How should I prepare for electrosurgery?
You must arrange for someone to take you home after the electrosurgery. You must not drive until the numbness in your foot has worn off as this may invalidate your car insurance.
- have something to eat before your electrosurgery appointment so you do not feel faint
- bring any inhalers for asthma or medication for angina with you to your appointment
- remove any nail varnish and acrylic nails from your toes
- remove any jewellery
- be able to return to work or school the day after your electrosurgery. If you think this may be a problem discuss this with your podiatrist
- rest your foot after the electrosurgery procedure to help prevent bleeding
- keep the dressing on your foot in place and dry until your next appointment. This is usually within 7 to 14 days following the procedure.
What other treatments are available?
Other treatments can include:
- No treatment
- Over the counter verruca and corn acid treatments
- Surgical excision of the corn or verruca
- Cryotherapy, which involves freezing the verruca with liquid nitrogen or nitrous oxide gas
- Routine treatment of your corn or verruca by a podiatrist.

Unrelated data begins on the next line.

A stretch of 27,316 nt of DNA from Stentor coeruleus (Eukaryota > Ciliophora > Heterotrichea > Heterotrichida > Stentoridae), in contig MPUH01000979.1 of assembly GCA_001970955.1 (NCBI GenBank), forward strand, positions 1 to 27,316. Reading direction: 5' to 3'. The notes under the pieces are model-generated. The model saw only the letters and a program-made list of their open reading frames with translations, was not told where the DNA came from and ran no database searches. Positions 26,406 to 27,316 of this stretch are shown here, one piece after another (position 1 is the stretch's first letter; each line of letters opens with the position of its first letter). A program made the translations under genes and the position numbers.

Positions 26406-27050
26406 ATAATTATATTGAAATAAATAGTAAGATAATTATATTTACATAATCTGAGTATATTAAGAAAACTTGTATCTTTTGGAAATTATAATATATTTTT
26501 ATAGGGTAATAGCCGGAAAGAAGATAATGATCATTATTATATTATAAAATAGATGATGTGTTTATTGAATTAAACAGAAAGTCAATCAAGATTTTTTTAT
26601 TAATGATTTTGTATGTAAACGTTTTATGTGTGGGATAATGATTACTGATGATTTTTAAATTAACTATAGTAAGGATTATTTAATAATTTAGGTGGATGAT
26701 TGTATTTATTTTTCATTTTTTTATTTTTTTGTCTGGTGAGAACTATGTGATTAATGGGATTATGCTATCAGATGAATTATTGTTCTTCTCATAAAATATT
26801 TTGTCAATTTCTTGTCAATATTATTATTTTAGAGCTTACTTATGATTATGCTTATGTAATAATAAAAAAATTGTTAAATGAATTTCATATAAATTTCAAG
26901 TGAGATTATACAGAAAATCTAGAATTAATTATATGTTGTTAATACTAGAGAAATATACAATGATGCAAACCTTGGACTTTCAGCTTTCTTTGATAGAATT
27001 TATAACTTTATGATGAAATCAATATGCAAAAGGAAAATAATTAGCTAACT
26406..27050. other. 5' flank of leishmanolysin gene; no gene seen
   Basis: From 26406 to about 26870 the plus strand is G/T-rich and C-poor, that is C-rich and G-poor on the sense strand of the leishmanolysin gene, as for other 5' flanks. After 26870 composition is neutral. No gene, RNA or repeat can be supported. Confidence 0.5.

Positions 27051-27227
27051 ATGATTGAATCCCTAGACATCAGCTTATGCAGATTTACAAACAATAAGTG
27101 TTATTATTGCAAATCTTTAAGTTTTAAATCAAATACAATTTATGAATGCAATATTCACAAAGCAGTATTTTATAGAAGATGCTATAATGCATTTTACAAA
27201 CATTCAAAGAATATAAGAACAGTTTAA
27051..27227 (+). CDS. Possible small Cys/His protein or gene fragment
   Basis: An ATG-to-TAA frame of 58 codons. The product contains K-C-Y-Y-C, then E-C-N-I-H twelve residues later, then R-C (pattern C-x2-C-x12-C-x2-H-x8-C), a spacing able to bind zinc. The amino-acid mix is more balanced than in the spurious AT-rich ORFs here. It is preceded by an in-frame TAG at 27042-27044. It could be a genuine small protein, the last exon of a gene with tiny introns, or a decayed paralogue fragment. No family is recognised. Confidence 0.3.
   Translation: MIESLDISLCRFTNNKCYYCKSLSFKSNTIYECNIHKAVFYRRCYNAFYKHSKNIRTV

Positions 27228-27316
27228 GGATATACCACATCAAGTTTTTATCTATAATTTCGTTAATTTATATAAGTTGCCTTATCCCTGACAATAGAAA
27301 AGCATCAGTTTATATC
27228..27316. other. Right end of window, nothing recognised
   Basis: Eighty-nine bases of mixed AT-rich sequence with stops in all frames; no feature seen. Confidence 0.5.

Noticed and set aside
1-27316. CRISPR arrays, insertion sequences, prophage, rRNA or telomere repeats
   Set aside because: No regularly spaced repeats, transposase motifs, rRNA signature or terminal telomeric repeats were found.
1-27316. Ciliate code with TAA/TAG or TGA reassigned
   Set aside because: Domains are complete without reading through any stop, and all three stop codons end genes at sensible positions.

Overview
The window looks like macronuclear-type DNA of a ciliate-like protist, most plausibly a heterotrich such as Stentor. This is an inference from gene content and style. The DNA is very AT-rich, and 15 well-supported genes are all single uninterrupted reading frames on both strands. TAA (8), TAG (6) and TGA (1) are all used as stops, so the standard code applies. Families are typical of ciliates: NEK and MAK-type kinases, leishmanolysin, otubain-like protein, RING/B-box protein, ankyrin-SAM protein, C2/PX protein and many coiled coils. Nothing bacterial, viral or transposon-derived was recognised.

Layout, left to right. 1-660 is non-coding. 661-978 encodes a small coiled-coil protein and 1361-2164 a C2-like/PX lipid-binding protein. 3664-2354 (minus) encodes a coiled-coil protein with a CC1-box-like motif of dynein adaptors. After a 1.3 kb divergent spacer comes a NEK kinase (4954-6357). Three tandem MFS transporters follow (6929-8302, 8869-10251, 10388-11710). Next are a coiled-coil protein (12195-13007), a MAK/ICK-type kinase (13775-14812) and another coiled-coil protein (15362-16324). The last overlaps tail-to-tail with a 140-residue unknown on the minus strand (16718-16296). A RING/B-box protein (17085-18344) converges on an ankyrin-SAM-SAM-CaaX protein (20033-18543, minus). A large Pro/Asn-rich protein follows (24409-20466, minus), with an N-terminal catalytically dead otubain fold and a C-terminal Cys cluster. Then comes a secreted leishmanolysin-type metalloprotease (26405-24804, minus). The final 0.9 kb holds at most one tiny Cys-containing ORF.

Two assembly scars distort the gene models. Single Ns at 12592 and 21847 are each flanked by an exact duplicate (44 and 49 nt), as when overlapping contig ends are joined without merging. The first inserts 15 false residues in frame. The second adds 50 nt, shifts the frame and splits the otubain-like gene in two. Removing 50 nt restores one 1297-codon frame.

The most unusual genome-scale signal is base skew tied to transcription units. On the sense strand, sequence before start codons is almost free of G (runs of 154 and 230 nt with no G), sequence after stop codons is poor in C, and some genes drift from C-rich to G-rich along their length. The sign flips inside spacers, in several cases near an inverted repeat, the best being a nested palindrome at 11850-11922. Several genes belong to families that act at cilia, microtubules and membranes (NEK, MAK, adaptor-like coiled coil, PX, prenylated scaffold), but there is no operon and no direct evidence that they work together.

If you need advice or have any problems, please contact the Podiatric Surgery Department.
Podiatric Surgery Department
Specialist Services Administration Team
Ward 2, Floor 1, University Hospital Hartlepool
Holdforth Road, Hartlepool
Telephone: 01429 22471
Opening hours: 8:30am to 4:30pm
The College of Podiatry
Quartz House, 207 Providence Square
Mill Street, London
Telephone: 02072 348620
Further information is available from:
Telephone: 111 (when it is less urgent than 999).
Calls to this number are free from landlines and mobile phones or via the website.
Comments, concerns, compliments or complaints
Patient Experience Team (PET)
We are continually trying to improve the services we provide. We want to know what we’re doing well or if there’s anything which we can improve, that’s why the Patient Experience Team (PET) is here to help. Our Patient Experience Team is here to try to resolve your concerns as quickly as possible. The office is based on the ground floor at the University Hospital of North Tees if you wish to discuss concerns in person. If you would like to contact or request a copy of our PET leaflet, please contact:
Telephone: 01642 624719
Freephone: 0800 092 0084
Opening hours: Monday to Friday, 9:30am to 4:00pm
Email: [email protected]
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Telephone: 01642 617617
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Telephone: 01642 383551
Email: [email protected]Privacy Notices
This leaflet has been produced in partnership with patients and carers. All patient leaflets are regularly reviewed, and any suggestions you have as to how it may be improved are extremely valuable. Please write to the Clinical Governance team, North Tees and Hartlepool NHS Foundation Trust, University Hospital of North Tees, TS19 8PE or:
Email: [email protected]
Leaflet reference: PIL1314
Date for review: 9 June 2024